Victor Frankl (1962) writes of three sources of meaning:
- Doing something significant,
- Caring for another and
- Courage in difficult times
“He who has a why to live can bear almost any how.” Friedrich Nietzche
Many of us don’t stop to think why we do what we do, and again become mindful, taking the time to ponder helps grow our strengths. Critical conditions, devastating accidents and terminal illness often jolt us into finding our purpose, however here is a less drastic exercise:
Imagine you are standing at the back of a church in a funeral service—yours. People are standing up to talk about your life. What would you want them to say? Who are the most important people speaking? What do you want to be remembered for? What was the thread that ran through your life? This is very similar to the exercise, My Gravestone.
The Common Thread
Linking all strengths allied to transcendence is the practice of mindfulness. One needs to take the time to appreciate the beauty of the sunset, to become aware of all of one’s blessings, to lift up one’s eyes to see the long game, to stop and play with a child and to reflect on the purpose of one’s life.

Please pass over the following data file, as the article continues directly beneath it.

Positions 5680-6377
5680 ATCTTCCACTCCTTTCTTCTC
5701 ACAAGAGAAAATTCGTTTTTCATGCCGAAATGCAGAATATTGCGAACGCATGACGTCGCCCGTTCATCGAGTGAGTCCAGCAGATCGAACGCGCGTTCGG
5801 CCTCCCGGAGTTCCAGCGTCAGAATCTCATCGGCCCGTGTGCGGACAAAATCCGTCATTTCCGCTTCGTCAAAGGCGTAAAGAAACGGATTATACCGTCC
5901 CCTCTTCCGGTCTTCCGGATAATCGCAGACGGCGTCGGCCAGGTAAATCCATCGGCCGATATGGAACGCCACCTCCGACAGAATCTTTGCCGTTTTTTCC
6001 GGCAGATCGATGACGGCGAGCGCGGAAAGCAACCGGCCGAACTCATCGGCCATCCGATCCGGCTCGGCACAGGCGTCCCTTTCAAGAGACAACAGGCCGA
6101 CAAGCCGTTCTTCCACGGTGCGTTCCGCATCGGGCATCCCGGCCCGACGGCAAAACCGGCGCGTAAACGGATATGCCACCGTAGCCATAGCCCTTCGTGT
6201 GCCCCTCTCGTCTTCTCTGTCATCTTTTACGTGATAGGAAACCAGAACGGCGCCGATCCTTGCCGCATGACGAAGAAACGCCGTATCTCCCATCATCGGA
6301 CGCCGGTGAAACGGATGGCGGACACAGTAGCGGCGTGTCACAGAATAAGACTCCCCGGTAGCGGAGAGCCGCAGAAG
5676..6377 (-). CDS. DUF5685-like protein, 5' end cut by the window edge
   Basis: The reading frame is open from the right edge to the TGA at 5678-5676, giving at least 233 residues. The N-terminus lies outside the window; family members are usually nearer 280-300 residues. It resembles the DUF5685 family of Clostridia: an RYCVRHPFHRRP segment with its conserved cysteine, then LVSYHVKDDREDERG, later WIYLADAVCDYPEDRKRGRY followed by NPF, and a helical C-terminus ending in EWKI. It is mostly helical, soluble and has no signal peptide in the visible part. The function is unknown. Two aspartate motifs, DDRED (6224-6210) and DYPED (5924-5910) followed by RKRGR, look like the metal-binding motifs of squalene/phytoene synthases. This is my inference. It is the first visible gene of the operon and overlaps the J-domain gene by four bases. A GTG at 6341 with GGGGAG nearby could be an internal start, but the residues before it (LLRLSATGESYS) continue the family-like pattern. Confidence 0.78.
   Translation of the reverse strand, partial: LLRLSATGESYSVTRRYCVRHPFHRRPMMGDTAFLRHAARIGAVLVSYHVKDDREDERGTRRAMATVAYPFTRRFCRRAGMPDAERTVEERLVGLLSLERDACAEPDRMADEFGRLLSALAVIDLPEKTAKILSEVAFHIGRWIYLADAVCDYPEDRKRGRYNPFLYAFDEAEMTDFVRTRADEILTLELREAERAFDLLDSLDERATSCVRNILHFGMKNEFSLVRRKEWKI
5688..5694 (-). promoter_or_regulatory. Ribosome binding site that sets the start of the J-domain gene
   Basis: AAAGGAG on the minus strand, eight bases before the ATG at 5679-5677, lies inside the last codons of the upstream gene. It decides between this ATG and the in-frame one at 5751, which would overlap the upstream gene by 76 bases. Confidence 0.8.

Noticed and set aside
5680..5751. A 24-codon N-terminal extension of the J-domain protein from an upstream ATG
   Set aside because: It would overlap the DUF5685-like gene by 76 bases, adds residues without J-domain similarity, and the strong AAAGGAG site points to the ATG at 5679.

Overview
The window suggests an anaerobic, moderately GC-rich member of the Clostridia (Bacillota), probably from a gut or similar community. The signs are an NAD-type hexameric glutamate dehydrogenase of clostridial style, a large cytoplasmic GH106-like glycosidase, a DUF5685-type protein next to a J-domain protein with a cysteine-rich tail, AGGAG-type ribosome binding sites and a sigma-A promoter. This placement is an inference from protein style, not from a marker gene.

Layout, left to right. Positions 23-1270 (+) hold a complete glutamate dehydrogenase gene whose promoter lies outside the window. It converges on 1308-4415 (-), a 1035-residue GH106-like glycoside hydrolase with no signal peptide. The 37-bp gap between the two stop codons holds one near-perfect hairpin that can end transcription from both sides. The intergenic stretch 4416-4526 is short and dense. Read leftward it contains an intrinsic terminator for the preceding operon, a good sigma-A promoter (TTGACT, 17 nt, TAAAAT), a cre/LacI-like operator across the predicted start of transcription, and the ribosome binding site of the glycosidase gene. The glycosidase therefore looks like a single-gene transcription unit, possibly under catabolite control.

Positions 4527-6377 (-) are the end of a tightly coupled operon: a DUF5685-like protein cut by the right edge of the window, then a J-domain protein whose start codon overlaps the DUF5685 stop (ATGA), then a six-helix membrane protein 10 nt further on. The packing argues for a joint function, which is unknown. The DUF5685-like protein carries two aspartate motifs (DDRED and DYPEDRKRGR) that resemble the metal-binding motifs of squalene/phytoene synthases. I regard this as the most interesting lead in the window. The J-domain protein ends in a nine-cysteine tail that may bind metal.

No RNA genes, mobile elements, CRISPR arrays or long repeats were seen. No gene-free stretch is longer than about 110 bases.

Perhaps the best exercise of all is to switch off your mobile, go outside, take a walk with a loved one or child, or talk about the things that give life meaning.
About the Author
This article was written by Nancy Radford of Roundtuit Coaching. For more information on her, her work or this article please contact her directly via her website.
Carmen, A. (2012). The Book of Maybe. CreateSpace Independent Publishing Platform.
Frankl, V. (1962). Man's Search for Meaning. London: Rider.
Fredrickson, B. (2009). Positivity. New York: Three Rivers Press.
Fredrikson, B. (2014). Love 2.0. New York: Penguin Random House.
Greater Good Science Center. (n.d.). How to Build... Retrieved from Greater Good in Action: http://ggia.berkeley.edu/#filters=awe
Reivich, K., & Shatte, A. (2003). The Resilience Factor: 7 Keys to Finding Your Inner Strength and Overcoming Life's Hurdles. New York: Three Rivers Press.
Taher, R. A. (2015, Febuary 19). What is the Classification. Retrieved from Positive Psychology Program: https://positivepsychologyprogram.com/classification-character-strengths-virtues/
Ways to Use VIA Character Strengths. (2014, June 18). Retrieved from VIA Character: http://www.viacharacter.org/resources/ways-to-use-via-character-strengths/
Wiseman, R. (2003). The Luck Factor. London: Century.